About the site

We quite rightly hear a lot about the ‘war poets’ of World War I, but less well known are the war composers. Almost a whole generation of young composers volunteered to fight in the Great War, many whom did not survive or were permanently affected by that conflict.

This website attempts to tell something of their story.

Dedication of Ernest Farrar's Heroic Elegy of 1918

The site is first looking at the talented individuals whose lives were cut short in that conflict and whose surviving works offer a tantalising insight into the composers they could have been.

With a few exceptions, we can only judge these men on their pre-war material. In the case of the British composers featured on the site, much of their material dwells in the epoch of the Edwardian "land of lost content" of pastoral England, under which is an underlying uncertainty which sometimes appears to foreshadow what was to come; George Butterworth, Ernest Farrar, W Denis Browne and others all come under this category.

There were also many young composers whose future output was indelibly marked by those events.

Many survivors such as E.J. Moeran or Ivor Gurney never quite recovered from physical or mental injuries sustained in the war. Other survivors commemorated the war or their contemporaries in their post-war compositions, although as Michael Kennedy noted in his biography of Ralph Vaughan Williams, many of these composers wanted to forget about their war experiences.

The site is now expanding to look at combatant composers from the Continent, both from the Allied and Central Powers.

The site doesn’t claim to be comprehensive, but aims to offer a useful expanding resource featuring biography, musical examples, further reading lists, editions of lesser-known compositions by war composers and will eventually include some downloadable podcast documentaries.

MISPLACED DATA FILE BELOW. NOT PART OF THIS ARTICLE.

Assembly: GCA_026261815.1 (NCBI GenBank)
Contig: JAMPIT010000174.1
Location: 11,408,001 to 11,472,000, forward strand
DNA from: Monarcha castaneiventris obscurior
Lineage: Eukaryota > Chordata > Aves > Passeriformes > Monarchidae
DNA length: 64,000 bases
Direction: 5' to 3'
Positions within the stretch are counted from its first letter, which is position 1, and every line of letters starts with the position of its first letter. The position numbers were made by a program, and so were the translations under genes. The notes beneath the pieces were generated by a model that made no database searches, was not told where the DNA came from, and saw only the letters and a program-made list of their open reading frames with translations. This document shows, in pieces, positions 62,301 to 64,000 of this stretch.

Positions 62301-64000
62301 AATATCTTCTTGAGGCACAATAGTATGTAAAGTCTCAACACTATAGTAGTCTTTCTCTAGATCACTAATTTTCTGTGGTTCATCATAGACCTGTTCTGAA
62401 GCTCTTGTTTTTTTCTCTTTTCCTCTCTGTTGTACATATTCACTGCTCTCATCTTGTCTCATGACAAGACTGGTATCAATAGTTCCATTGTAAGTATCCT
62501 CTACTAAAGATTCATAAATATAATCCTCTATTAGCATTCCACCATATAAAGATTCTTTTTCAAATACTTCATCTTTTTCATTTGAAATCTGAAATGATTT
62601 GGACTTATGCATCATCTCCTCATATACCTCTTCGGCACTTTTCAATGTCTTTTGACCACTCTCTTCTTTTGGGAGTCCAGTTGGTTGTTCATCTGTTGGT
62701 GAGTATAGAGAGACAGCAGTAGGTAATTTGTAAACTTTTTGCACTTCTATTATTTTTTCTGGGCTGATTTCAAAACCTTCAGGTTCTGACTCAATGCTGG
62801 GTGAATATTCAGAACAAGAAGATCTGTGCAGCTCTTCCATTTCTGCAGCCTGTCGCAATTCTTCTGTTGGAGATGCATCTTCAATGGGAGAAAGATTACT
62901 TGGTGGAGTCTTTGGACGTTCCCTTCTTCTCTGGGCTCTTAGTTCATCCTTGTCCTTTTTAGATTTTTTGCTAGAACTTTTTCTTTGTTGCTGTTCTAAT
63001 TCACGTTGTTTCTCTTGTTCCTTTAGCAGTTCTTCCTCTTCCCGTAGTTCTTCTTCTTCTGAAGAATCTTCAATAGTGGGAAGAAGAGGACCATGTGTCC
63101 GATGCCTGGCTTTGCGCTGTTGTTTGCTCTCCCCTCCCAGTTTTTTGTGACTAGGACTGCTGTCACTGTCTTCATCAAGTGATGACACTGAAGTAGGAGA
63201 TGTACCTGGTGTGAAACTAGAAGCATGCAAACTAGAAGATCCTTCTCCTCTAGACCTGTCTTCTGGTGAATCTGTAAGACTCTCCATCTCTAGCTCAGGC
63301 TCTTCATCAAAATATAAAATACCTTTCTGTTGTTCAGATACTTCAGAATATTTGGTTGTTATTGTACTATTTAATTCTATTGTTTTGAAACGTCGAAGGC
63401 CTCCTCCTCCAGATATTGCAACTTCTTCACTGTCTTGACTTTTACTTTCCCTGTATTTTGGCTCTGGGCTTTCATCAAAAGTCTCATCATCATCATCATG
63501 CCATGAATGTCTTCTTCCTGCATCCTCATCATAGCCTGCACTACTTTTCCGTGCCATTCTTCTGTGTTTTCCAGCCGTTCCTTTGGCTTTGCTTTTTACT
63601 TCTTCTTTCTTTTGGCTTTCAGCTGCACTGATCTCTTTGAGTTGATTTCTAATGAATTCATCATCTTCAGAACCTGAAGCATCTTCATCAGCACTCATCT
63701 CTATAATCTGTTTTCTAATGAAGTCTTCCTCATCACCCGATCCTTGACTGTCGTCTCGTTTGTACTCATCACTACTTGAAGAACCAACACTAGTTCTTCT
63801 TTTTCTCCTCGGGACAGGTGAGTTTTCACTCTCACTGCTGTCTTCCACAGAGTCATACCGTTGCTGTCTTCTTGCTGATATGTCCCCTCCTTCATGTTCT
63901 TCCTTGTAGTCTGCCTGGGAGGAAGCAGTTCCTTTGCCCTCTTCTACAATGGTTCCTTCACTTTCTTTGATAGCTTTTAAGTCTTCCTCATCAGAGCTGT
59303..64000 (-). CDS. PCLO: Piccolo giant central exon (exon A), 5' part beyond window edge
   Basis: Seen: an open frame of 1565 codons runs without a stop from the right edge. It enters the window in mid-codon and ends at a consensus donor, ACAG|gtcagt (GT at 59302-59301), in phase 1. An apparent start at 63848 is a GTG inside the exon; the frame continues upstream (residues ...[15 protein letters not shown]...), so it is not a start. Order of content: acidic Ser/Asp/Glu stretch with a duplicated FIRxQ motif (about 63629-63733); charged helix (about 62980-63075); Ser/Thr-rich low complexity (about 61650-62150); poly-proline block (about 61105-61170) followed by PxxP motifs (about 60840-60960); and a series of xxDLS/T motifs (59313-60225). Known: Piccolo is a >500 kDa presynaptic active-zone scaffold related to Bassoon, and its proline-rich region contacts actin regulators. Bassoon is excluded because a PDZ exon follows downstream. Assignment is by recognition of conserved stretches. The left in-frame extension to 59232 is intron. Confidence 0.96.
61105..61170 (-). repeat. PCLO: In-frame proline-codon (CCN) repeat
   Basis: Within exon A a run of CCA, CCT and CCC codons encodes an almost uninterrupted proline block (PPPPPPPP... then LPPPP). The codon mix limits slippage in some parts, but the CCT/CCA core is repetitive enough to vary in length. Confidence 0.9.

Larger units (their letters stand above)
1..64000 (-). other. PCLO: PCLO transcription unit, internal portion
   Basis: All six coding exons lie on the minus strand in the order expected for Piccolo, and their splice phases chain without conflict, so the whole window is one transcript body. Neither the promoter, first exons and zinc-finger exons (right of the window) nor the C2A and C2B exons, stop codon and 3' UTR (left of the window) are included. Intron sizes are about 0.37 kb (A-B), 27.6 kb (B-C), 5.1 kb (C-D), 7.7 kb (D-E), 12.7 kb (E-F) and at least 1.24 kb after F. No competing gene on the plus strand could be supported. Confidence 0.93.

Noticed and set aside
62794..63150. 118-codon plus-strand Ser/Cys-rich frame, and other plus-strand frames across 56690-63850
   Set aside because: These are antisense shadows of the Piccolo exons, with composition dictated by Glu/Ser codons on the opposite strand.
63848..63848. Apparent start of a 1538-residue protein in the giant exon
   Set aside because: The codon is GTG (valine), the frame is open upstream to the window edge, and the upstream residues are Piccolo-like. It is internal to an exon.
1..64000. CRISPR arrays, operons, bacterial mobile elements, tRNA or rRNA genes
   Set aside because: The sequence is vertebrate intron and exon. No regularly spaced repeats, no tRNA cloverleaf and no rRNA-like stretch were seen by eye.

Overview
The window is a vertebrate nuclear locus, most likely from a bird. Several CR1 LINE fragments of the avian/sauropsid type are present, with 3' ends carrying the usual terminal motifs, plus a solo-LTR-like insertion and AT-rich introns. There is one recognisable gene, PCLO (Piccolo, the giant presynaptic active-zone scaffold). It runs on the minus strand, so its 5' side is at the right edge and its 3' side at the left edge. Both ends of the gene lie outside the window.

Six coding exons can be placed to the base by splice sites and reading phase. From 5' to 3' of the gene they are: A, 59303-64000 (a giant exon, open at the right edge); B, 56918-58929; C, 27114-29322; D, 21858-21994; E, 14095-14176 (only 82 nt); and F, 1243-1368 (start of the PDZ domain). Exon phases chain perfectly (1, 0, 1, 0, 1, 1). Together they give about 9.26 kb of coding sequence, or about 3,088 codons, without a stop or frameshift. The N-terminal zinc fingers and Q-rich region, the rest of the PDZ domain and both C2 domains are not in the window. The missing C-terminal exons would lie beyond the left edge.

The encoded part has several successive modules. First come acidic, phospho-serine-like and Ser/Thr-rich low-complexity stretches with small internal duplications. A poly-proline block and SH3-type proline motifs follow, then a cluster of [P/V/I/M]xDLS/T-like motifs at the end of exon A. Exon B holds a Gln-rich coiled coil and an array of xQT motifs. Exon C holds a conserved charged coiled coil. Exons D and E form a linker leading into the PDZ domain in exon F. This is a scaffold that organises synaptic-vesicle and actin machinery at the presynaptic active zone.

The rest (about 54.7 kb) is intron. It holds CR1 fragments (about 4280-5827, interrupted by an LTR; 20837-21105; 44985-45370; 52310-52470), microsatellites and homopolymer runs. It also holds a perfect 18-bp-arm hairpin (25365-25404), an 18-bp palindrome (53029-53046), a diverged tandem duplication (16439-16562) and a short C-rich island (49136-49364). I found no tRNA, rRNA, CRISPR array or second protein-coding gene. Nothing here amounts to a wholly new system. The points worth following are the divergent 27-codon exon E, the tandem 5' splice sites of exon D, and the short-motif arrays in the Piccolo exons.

This website is a work in progress; if you see something incorrect or misleading, please do let me know via my contact page. Planned future War Composer biographies include Nikolai Myaskovsky and Hanns Eisler.

About the author

Robert Weedon studied English Literature and Music at Newcastle University before completing a Masters degree in music by research at Durham University on the extended choral works of Gerald Finzi, supervised by Professor Jeremy Dibble. He has presented papers about Ernest Farrar and Gerald Finzi at Cambridge and Durham Universities. Robert used to work in libraries & archives and currently works in London for the BBC. Please note that this site contains his personal views and not those of his employer.


WarComposers.co.uk is ©2013- Robert Weedon. While the site welcomes use for not-for-profit educational and research purposes, please provide a clear link or citation to state the origin of any content taken from the site and used elsewhere.

War Composers is a not-for-profit website. Owing to their age, the majority of photographs and musical examples featured on the site are believed to be in the public domain and reproduced at resolutions unsuitable for reprinting. Please contact the site if you believe your copyright is being infringed. Examples and photographs are also believed to come under the definition of "Fair Dealing", as specified in fact sheet P-27, paragraph 6 subsection iii of the UK copyright service guidelines, namely for the purposes of review or criticism with origins clearly stated.